Rebecca Stern: Young Advocate Leading the Fight for Menstrual Equity

Rebecca Stern, the president of the Girl Up Pennsylvania Coalition and the Girl Up Great Valley High School Club, is a strong advocate and leader of menstrual equity in Pennsylvania. Inspired by leaders and the growing equality movement, she has hosted civic engagement summits with her state’s representatives like Rep. Kristine Howard and congressional leaders like Rep. Chrissy Houlahan to discuss creating a federal law to ensure menstrual products are provided in bathrooms. She has also worked tirelessly at breaking the period stigma at her own high school by collecting data and helping to push for dispensers so that every girl may have free access to menstrual products.

What does #EqualEverywhere mean to you?

#EqualEverywhere means that every girl and woman is guaranteed universal human rights and has a voice.

How do you advocate for equal rights for girls and women?

I unite large groups to push for girls’ and women’s rights with a special focus on menstrual equity right now. Our initial efforts were going well, but got stalled by red tape with the budget process and the COVID-19 pandemic. However, periods don’t stop for pandemics! We organized a community drive and collected about 150 pounds of female personal care products for local low-income women. We also hosted a civic engagement summit to discuss the prospects of a 2019 legislative proposal to ensure access to menstrual products for all and organized a menstrual equity advocacy day to require Pennsylvania schools to provide menstrual products in bathrooms.

Menstrual equity is essential to ensure equal rights of girls and women. Periods can result in missed class time or work, infection, and feelings of shame and low self-esteem. To help change the culture around menstruation at my own high school, I’ve collected data based on the survey, “State of the Period,” to continue to push for free menstrual product dispensers from the social venture Aunt Flow for our school.

I also co-founded Girls TogetHER, a nonprofit girls mentoring program, at the end of my freshman year. It aims to foster self-confidence, leadership skills, and passion for social impact for girls in the fourth through sixth grade by pairing them with female mentors in high school. We’ve held three summer camps and five workshops so far with more than 100 participating mentees and mentors. Giving girls a female mentor at this critical time puts them on a path to success and helps them to find their voice before they enter middle school, where girls’ self-esteem tends to plummet.

What motivates you to do this work?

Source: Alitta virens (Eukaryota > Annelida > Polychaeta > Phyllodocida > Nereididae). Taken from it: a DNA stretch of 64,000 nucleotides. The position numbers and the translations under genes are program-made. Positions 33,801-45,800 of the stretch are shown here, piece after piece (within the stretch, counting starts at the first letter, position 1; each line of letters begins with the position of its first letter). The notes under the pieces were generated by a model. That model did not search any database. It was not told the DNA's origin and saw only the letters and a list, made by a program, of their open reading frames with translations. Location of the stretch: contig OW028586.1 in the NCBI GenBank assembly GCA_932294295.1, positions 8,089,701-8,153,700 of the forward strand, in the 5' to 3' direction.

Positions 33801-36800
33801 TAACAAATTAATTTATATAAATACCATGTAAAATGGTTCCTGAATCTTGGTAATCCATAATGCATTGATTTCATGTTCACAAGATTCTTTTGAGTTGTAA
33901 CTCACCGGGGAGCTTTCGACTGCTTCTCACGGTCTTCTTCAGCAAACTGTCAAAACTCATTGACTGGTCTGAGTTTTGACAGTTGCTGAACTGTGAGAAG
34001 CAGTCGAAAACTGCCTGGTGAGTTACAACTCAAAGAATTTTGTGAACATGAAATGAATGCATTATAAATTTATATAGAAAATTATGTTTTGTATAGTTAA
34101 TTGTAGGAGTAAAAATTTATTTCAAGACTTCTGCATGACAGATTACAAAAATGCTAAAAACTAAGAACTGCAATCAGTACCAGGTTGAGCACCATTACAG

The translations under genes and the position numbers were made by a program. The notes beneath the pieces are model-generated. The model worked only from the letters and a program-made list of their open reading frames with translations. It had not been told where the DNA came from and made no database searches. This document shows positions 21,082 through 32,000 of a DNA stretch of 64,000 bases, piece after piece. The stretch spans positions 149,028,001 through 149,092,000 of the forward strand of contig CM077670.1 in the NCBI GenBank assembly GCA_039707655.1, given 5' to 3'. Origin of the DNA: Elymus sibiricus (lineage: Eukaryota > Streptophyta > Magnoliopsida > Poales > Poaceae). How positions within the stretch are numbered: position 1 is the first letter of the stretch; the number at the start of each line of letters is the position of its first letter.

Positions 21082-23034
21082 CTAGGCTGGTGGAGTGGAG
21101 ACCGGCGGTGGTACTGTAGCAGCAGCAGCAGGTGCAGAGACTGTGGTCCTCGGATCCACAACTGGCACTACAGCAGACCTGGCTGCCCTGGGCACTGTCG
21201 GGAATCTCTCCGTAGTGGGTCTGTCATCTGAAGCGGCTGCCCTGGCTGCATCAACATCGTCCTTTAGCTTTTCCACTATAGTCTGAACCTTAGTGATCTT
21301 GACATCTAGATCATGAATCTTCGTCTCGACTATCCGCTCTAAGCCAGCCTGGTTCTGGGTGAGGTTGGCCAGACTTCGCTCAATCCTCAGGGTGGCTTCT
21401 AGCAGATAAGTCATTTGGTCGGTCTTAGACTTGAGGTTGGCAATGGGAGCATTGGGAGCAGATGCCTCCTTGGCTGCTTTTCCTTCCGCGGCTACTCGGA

Leaders like Lynette Medley, the founder of No More Secrets, a nonprofit menstrual product distribution hub, constantly inspire me. I learn more about the reality of period poverty in Philadelphia every time I listen to Lynette tell stories. She is relentless in her advocacy and on-the-ground work in the community, and I am in awe of all she has been able to accomplish. At the Girl Up PA Coalition and GVHS Club we’ve been able to support No More Secrets with drives and small fundraising events, too.

What are the main challenges you experience in your work to advance gender equality?

One of the main challenges I experience is not being taken seriously because I am a young person. It often takes a lot longer to get replies and to move things forward because I am a teenager. And I find I have to prove myself and provide evidence of my work.

What progress are you seeing as a result of your work?

I am seeing more conversations around menstruation and period poverty at home, in school, and in my local community. It is not as much of a taboo as it was even a year or two ago. We hope we’ll be able to add menstrual product dispensers in bathrooms this year. I think it will help us to launch even more conversations about period poverty in Philadelphia and around the world. And it is incredible to see the Girls TogetHER mentees blossoming into strong, young women.

What progress are you seeing in the wider gender equality movement?

We now have our first female, Black, and South Asian vice president, Kamala Harris, and we are finally seeing her and other incredible Black organizers like Stacey Abrams get the attention they deserve. I am seeing the gender equality movement become much more intersectional and focused on politics. And I think we are all seeing that change comes from the power of the female voice and vote.

In which part of life are you most committed to taking action on gender equality, and why? For example, at work, school, home, or at the polls.

I am most committed to taking action on gender equality in school. Girls at school are susceptible to gender inequity that potentially could steer the course of their lives. It’s an issue that people have become more open to learning and discussing at school. We have had many Girl Up discussions, and it has been amazing to talk about taboo subjects and grow our perspectives as a group.

What will you challenge others to do?

Use your voice! Start difficult conversations around taboo subjects. Help de-stigmatize topics like the period and gender inequity.

February 22, 2021